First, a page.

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FOXC1

FOXC1

Reviewed January 2014

What is the official name of the FOXC1 gene?

The official name of this gene is “forkhead box C1.”

FOXC1 is the gene's official symbol. The FOXC1 gene is also known by other names, listed below.

Read more about gene names and symbols on the About page.

What is the normal function of the FOXC1 gene?

The FOXC1 gene provides instructions for making a protein that attaches (binds) to specific regions of DNA and regulates the activity of other genes. On the basis of this action, the FOXC1 protein is called a transcription factor.

The FOXC1 protein plays a critical role in early development, particularly in the formation of structures in the front part of the eye (the anterior segment). These structures include the colored part of the eye (the iris), the lens of the eye, and the clear front covering of the eye (the cornea). Studies suggest that the FOXC1 protein may also have functions in the adult eye, such as helping cells respond to oxidative stress. Oxidative stress occurs when unstable molecules called free radicals accumulate to levels that can damage or kill cells.

The FOXC1 protein is also involved in the normal development of other parts of the body, including the heart, kidneys, and brain.

Does the FOXC1 gene share characteristics with other genes?

The FOXC1 gene belongs to a family of genes called FOX (forkhead box genes).

A gene family is a group of genes that share important characteristics. Classifying individual genes into families helps researchers describe how genes are related to each other. For more information, see What are gene families? in the Handbook.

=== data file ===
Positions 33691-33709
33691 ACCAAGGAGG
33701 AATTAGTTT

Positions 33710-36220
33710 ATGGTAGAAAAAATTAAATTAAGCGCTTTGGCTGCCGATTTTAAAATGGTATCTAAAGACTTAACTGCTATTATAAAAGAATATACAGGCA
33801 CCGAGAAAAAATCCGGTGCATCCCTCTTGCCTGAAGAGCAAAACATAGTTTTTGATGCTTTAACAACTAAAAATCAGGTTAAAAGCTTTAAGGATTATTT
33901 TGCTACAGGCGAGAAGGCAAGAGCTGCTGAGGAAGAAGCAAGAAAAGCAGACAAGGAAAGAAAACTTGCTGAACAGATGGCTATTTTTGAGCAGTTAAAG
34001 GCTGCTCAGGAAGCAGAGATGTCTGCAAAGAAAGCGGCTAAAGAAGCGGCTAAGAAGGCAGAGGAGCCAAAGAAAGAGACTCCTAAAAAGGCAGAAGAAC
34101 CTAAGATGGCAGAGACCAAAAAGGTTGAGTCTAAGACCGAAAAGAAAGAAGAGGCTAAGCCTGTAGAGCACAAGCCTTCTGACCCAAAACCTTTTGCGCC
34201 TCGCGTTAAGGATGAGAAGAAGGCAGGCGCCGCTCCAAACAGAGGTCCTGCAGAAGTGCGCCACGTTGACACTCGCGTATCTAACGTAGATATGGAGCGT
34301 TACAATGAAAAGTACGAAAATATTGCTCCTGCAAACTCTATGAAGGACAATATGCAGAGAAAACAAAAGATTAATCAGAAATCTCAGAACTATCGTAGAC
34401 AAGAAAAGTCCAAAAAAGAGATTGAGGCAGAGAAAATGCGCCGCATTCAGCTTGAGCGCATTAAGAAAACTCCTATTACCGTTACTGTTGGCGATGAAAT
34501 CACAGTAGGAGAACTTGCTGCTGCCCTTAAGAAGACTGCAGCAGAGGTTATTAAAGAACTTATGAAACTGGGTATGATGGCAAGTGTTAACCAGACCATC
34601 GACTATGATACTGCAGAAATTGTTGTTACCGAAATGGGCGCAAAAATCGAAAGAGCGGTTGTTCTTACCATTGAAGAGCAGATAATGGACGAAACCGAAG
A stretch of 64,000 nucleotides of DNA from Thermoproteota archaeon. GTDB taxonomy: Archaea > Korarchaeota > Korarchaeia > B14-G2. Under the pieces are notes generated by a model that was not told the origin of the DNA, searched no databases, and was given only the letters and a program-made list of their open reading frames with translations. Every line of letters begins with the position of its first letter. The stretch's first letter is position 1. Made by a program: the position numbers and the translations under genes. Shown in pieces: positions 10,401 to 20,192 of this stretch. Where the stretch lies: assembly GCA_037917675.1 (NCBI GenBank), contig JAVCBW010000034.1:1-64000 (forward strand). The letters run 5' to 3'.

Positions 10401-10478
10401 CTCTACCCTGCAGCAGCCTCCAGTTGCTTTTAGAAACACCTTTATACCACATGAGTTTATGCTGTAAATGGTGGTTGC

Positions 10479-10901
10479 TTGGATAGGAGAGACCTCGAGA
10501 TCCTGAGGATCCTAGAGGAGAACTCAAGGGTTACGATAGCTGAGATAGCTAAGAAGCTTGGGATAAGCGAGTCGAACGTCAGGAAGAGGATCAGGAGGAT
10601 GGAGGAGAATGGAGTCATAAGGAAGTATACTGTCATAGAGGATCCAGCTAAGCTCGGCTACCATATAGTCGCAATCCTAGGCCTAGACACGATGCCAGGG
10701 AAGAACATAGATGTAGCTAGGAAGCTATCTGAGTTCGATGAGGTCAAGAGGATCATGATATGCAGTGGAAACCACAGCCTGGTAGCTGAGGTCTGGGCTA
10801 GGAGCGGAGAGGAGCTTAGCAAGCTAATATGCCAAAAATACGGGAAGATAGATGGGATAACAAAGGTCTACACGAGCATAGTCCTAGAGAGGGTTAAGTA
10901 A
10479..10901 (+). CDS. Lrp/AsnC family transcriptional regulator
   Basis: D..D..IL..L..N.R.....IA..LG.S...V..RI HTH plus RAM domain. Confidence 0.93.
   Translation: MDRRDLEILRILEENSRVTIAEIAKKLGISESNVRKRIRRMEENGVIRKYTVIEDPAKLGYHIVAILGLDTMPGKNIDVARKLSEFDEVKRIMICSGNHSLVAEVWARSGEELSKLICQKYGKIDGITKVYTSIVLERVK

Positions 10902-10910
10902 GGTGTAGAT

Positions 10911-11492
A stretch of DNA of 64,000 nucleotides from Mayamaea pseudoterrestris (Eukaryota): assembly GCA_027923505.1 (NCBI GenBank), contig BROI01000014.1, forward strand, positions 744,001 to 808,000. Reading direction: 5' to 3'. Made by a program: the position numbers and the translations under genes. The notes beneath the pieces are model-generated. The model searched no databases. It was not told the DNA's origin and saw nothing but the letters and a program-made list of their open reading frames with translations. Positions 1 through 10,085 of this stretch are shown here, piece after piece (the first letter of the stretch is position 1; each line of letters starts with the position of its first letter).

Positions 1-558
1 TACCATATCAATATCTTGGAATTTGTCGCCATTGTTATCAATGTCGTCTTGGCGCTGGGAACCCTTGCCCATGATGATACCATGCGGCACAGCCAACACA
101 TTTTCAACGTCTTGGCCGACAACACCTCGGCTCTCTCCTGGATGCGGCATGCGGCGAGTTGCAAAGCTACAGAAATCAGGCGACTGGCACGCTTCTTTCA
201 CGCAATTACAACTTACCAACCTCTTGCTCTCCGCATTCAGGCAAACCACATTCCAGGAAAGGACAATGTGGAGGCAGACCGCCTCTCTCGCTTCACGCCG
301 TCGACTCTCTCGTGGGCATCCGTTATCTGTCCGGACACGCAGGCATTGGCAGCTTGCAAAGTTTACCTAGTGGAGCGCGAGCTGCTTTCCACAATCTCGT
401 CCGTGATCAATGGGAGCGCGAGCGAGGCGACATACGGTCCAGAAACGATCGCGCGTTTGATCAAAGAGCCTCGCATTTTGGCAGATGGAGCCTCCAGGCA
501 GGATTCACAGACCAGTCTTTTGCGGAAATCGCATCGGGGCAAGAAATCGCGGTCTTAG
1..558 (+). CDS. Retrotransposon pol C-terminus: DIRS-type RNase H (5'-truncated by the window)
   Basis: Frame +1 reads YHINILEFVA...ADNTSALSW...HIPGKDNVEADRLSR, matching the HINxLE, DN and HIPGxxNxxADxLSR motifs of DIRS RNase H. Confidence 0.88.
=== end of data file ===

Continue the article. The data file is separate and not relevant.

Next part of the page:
How are changes in the FOXC1 gene related to health conditions?

Axenfeld-Rieger syndrome - caused by mutations in the FOXC1 gene

More than 50 mutations in the FOXC1 gene have been found to cause Axenfeld-Rieger syndrome type 3, a condition that primarily affects the development of the anterior segment of the eye but can also affect other parts of the body. Many FOXC1 gene mutations reduce the amount of functional FOXC1 protein that is produced or result in a defective protein that cannot regulate the activity of other genes. Other genetic changes (such as a duplication of the FOXC1 gene) likely increase the amount or function of the FOXC1 protein. Having either too little or too much activity of this protein disrupts the regulation of other genes needed for normal development.

Changes in the amount or function of the FOXC1 protein impairs the development of the anterior segment of the eye, leading to the eye abnormalities characteristic of Axenfeld-Rieger syndrome. In some cases, changes involving the FOXC1 protein also cause problems with development of other parts of the body.

Peters anomaly - caused by mutations in the FOXC1 gene

At least two mutations in the FOXC1 gene have been found to cause Peters anomaly. This condition is characterized by abnormal development of the anterior segment and clouding of the cornea. The mutations that cause Peters anomaly likely disrupt the protein's ability to regulate the expression of developmental genes, especially affecting the eye. Abnormal formation of the iris, cornea, and other structures of the anterior segment leads to the features of Peters anomaly. The FOXC1 gene mutations that cause Peters anomaly can cause other related eye disorders, such as Axenfeld-Rieger syndrome (described above), in members of the same family.